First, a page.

Today is Earth Day. Another year, another 365 days of successful survival on this planet. If movies have taught us anything, it's that it can all come to an end in the blink of an eye. Maybe global warming finally catches up with us. Maybe an oversized asteroid smacks into the western hemisphere. Maybe a global pandemic turns everyone into a raving beast. However the end comes, it can wipe out humanity on a global scale. Film history is filled with examples of last-minute saves, bleak moments when it looks like we're all screwed... but the end never comes. After the jump you'll five a collection of films in which the world is going to end, but then it doesn't.
"I Am Legend"
A global pandemic wipes out 90% of the population. Of the remaining survivors, only a fraction are immune to the disease. The rest mutate into monstrous humanoid creatures, beings that can only venture out in the darkness. Good thing Will Smith is there to save the day. Sure, he engineered the virus in the first place and it's not like he can raise the dead... but he can create a better life for the survivors.
Here's an original idea: gradually, everyone in the world is struck blind. Everyone except Julianne Moore. Probably because she was in "The Big Lebowski." The world sort of goes to crap with no one able to see anymore. And in an unusual twist, there's no last-minute save here. Patient zero simply gets his sight back one day, giving the rest of humanity hope that the condition is not permanent. Touching, right?
"The Day After Tomorrow"
Like "I Am Legend," humanity isn't exactly saved in "The Day After Tomorrow." Global warming hits disaster scenario status and much of the planet's population is wiped out. American citizens begin breaking their way across the Mexican border, looking for the warmer weather conditions that are closer to the equator. You know what is saved though? Hope. Thanks to Dennis Quaid. That guy can fix everything; he can even find his presumed-dead son (Jake Gyllenhaal) in an iced-over New York City.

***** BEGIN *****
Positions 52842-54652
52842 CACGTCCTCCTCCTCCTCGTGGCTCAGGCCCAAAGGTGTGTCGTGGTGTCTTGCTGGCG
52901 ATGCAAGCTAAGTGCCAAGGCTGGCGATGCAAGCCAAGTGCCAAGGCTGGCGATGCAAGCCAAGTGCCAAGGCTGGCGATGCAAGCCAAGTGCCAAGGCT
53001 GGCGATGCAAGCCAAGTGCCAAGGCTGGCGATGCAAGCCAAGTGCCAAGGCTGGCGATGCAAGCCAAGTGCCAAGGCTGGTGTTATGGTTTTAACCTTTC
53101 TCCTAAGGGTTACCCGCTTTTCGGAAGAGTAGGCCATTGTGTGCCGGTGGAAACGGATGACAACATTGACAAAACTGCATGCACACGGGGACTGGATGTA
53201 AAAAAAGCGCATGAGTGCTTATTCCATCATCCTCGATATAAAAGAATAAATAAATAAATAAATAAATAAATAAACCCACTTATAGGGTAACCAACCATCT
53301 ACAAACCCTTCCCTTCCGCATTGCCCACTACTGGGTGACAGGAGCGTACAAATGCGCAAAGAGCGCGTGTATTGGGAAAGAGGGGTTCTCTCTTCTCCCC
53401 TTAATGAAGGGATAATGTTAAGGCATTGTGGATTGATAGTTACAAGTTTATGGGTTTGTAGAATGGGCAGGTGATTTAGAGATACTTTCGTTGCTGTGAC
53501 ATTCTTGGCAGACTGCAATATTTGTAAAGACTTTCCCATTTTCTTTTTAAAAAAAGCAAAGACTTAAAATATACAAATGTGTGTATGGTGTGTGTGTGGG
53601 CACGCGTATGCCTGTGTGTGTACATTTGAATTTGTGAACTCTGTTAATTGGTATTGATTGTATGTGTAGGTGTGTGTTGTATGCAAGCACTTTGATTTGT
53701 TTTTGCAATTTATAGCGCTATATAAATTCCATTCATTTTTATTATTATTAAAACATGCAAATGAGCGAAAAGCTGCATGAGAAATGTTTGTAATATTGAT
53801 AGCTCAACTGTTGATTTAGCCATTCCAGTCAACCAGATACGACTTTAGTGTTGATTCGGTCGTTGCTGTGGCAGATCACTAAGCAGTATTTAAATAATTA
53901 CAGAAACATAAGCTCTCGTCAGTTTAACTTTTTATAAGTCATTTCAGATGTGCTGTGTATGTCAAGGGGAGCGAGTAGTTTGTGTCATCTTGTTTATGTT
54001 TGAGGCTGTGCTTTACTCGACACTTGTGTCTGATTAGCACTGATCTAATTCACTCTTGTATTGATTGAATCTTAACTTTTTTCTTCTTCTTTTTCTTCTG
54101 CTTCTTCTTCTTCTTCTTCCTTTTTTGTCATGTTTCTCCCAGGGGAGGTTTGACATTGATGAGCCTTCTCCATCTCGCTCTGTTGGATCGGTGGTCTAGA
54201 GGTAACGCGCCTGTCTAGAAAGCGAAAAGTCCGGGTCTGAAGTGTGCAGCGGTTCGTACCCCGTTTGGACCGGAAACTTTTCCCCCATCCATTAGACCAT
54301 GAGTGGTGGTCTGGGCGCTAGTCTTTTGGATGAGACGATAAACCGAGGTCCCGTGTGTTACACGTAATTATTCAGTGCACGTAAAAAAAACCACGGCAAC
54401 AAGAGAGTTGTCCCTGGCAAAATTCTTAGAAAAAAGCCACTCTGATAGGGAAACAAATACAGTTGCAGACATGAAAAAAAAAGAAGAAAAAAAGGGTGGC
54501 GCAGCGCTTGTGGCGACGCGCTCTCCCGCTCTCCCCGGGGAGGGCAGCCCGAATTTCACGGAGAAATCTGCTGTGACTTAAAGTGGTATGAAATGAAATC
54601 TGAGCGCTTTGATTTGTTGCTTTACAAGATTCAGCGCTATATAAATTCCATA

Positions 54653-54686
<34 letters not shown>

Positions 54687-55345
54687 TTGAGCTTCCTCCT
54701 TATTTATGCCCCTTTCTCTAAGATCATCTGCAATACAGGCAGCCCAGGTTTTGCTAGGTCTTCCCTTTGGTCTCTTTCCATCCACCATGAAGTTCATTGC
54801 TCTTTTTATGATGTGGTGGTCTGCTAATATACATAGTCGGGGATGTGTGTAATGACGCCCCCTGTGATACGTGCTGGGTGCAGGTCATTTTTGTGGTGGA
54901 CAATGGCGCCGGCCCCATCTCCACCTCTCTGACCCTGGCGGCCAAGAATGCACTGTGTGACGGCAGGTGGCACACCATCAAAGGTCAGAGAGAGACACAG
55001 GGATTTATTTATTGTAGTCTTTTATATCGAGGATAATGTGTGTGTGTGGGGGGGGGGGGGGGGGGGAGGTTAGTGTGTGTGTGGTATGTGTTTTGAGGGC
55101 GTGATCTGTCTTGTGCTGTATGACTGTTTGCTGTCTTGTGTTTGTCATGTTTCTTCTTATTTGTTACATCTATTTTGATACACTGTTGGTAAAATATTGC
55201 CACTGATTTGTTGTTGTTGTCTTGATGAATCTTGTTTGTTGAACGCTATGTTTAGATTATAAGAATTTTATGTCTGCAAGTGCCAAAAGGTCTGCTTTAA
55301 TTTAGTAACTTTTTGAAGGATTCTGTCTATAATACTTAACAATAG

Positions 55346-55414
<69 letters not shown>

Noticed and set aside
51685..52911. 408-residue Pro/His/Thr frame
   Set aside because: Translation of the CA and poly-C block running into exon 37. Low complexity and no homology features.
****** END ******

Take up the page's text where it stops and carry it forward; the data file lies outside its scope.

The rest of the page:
An asteroid the size of Texas is headed straight for the Earth and it's going to hit, no question about it. Since the planet can't exactly be shoved out of the way, the only other option is to use humanity's awesome powers of destruction to blow the thing up. And seriously, why send astronauts, people trained to work in outer space, when you can send a team of deep-core oil drillers? Because those drillers are led by Bruce Willis. Yeah, I thought you'd see things my way.
"The Core" is remarkably similar to "Armageddon." A team is tasked with drilling a really deep hole into a large chunk of rock floating in outer space and detonating a powerful nuclear weapon there. The difference here is that the chunk of rock in question is the planet Earth! What kind of hare-brained scientist decides that blowing up a nuclear weapon in the planet's core is a good idea?! Not one. Three: Aaron Eckhart, Tchéky Karyo and Stanley Tucci. "There's no way to save the planet!" they exclaim. Tucci's reply: "...But what if we could?"